Tear The Woodpile Down Is A Reminder That Marty Stuart And His Fabulous Superlatives Are Damn Good At Walking The Line

This appeared in the Nashville Scene - April 26, 2012

Not just anyone could've gotten Hank III — stubborn individualist of a famous bloodline — to perform a Hank Sr. recitation, first for a television show, then an album. But Marty Stuart did. Their duet version of "Pictures From Life's Other Side" is the final track on his new album, Nashville, Volume 1: Tear the Woodpile Down.

"Shelton is a brilliant man," says Stuart, using the third-generation Williams' given name. "I knew that that side of him is one that has been, you know, pressed upon him: 'You go down grandpa alley.' And I didn't want to be one of the guilty ones for that. But I simply asked him if he would even consider coming to do a Hank song on [The Marty Stuart Show]. He was in the mood to do it. So he came out to the warehouse to rehearse with me, and I showed him one of his grandpa's old suits. ... He just peeled off in the middle of the office and put it on, and it fit! He showed up on that TV show and came around the corner, and everybody just lost their breath.

"When the record came around, I said, 'Shelton, that was so good. As a personal favor to me, would you mind doing it again?' And he graciously showed up and did it again. I know he don't do it much. He probably doesn't even like to do it much. But he did it for me, and I love it."

The warehouse of which Stuart speaks is home to an impressive collection of country music memorabilia he's been amassing his entire music-making life — artifacts of such historical value he's loaned them to museums. Then there's his photography — decades of country and bluegrass portraits taken behind the scenes where only an insider could go, a selection of them published in his book Country Music: The Masters a few years back.

The remarkable thing is, Stuart strikes an outsider stance even as he conserves the genre's past; he's about the best, smartest and most stylish there is at lacing reverence with rebellion. Today, the Mississippi native's mainstream success with hard-partying country is too distant for him to get airplay, but still too recent for albums like 1989's Hillbilly Rock to be lifted up as venerable documents, as tends to happen when country hits get a little dust on them. In 2003, Stuart capped his commercial run with one final attempt — an album simply titled Country Music — and he's really never looked back. "I like the record," he says, "but at the same time I thought, 'You've gotta be one thing or another here, because radio is done with you until further notice.' "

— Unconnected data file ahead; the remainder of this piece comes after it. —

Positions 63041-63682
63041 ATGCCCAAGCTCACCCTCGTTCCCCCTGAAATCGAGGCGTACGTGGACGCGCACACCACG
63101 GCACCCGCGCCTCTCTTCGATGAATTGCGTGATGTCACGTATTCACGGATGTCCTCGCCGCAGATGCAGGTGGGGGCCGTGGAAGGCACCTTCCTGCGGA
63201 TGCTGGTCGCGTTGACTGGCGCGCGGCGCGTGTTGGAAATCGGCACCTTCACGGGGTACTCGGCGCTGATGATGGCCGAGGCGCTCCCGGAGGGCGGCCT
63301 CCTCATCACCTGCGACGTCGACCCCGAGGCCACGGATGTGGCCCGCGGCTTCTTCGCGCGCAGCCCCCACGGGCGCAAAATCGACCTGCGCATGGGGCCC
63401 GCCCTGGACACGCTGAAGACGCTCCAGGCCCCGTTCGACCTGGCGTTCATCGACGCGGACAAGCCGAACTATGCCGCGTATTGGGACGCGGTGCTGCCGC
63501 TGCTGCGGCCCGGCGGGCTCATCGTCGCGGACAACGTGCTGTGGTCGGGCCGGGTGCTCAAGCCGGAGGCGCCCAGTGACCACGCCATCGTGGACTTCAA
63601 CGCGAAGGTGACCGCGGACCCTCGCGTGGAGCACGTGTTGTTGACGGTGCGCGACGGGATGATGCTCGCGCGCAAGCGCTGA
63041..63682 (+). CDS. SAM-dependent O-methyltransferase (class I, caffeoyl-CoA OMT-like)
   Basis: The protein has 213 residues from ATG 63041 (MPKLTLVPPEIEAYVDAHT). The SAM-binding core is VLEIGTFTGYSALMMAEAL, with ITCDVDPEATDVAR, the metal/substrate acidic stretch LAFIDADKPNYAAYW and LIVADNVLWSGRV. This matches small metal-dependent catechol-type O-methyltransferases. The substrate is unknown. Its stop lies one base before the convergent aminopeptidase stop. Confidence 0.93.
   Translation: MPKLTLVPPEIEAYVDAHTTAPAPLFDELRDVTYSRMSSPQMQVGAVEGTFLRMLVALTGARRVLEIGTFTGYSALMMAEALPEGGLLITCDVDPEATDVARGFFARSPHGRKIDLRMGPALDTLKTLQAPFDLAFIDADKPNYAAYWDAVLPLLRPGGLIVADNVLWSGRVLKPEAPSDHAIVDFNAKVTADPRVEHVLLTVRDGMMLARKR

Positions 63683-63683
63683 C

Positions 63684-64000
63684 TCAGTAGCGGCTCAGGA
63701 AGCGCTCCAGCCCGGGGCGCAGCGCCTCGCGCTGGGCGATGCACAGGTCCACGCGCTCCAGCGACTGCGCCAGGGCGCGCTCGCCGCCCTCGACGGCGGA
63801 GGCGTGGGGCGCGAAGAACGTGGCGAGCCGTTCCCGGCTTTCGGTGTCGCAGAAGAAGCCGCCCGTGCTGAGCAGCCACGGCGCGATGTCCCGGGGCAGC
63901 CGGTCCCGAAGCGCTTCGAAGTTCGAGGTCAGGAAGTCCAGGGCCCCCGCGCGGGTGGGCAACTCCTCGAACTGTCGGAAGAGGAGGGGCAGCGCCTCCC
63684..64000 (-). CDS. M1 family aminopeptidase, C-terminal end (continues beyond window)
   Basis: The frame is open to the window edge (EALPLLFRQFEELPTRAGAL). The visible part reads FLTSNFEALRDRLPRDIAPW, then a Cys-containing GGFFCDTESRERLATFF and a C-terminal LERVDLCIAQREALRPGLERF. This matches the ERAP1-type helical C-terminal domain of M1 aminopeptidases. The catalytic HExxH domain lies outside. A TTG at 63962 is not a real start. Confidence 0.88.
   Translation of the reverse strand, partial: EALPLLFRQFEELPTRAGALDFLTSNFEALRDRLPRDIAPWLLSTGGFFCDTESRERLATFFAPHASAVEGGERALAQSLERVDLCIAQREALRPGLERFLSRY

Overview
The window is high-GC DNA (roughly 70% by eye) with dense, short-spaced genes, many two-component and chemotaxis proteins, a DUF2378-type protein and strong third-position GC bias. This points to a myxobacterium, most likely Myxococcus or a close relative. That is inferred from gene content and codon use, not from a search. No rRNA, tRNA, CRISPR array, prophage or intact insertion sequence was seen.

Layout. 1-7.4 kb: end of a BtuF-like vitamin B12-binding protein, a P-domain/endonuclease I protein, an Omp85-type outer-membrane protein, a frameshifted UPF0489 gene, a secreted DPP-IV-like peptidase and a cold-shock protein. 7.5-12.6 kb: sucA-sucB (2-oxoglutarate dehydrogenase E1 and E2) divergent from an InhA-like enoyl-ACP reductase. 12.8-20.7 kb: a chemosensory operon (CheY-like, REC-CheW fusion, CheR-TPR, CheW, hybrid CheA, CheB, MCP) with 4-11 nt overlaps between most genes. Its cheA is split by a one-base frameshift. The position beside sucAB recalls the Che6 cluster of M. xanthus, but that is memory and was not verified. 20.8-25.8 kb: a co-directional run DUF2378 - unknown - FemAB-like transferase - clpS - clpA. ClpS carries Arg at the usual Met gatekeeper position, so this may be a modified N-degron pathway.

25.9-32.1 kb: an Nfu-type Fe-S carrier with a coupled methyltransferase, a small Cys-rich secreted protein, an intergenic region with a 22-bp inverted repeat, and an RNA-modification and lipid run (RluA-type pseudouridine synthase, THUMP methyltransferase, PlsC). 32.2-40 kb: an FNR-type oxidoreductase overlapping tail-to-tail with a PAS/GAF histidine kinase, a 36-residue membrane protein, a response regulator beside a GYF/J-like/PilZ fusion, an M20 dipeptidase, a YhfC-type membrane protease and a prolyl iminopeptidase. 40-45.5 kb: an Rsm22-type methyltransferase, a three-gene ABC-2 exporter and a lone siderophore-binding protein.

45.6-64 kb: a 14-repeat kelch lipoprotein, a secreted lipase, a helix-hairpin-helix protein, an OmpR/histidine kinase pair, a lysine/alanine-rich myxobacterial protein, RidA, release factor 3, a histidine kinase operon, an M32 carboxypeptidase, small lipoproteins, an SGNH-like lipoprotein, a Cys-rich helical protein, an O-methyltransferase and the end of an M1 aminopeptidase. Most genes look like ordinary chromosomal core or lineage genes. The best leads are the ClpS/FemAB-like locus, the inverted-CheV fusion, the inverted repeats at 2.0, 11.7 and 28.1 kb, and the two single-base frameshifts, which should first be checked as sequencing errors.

Since then, Stuart's blazed an alternative trail for 21st century traditional country by reviving long-discarded institutions like barn dances (his small town-centric Electric Barnyard Tour with Merle Haggard) all-night sing-alongs (his annual Late Night Jam) and down-home variety shows (his Saturday night slot on RFD-TV). Most importantly, he's done all that and more with Nashville's most envied country band, The Fabulous Superlatives, by his side. So far, they've been together for a decade. "That's 30 years in real-people time," says Stuart.

There's no end to the praise Stuart has for guitarist-with-a-punk-past Kenny Vaughan, drummer Harry Stinson and bassist Paul Martin, all of whom can sing lead and harmonize. "The thing is," says the frontman of his band's collective talents, "you can aim it 40 other directions, from AC/DC to deep jazz or to world music, and they can go down those trails and never bat an eye."

Stuart's latest — which arrives precisely 40 years after his first visit to Nashville, and 30 years after his initial album for Sugar Hill, his label home once again — showcases the personalities of the players, an anomaly in current star-vehicle country recording. Plus, the tracks sound spiky and vivid, rather than compressed into sleek, dense, three-minute blocks, and the taut, twangy licks bring no shortage of freewheeling energy to the proceedings.

There's the subject matter, too. Amid the heartbroken honky-tonk blues numbers, Stuart keeps an eye out for the sort of disenfranchised souls Johnny Cash used to sing about — on this occasion, one of them being a long-haul truck driver. In another forward-to-the-past twist, the Connie who makes an appearance in "Truck Drivers' Blues" — and to whom he's married — is none other than Connie Smith, member of the Country Music Hall of Fame®'s Class of 2012.

Stuart the institutional historian and DIY showman has settled on his mission statement, and he repeats it at the close of Woodpile's liner notes: "Today the most outlaw thing you can possibly do in Nashville, Tenn., is play country music." This comes several pages after the black-and-white cover image of him, in his dark Western suit, simultaneously raising a guitar and toying with a tiger cub, with a cross, a flag and a hay bale for a backdrop.

And so, seeing as how he's something of an outlaw, it shouldn't come as a surprise that Stuart can also appreciate the hillbilly-thrash side of Hank III. "They can bring Assjack next time," he laughs.

By Jewly Hight

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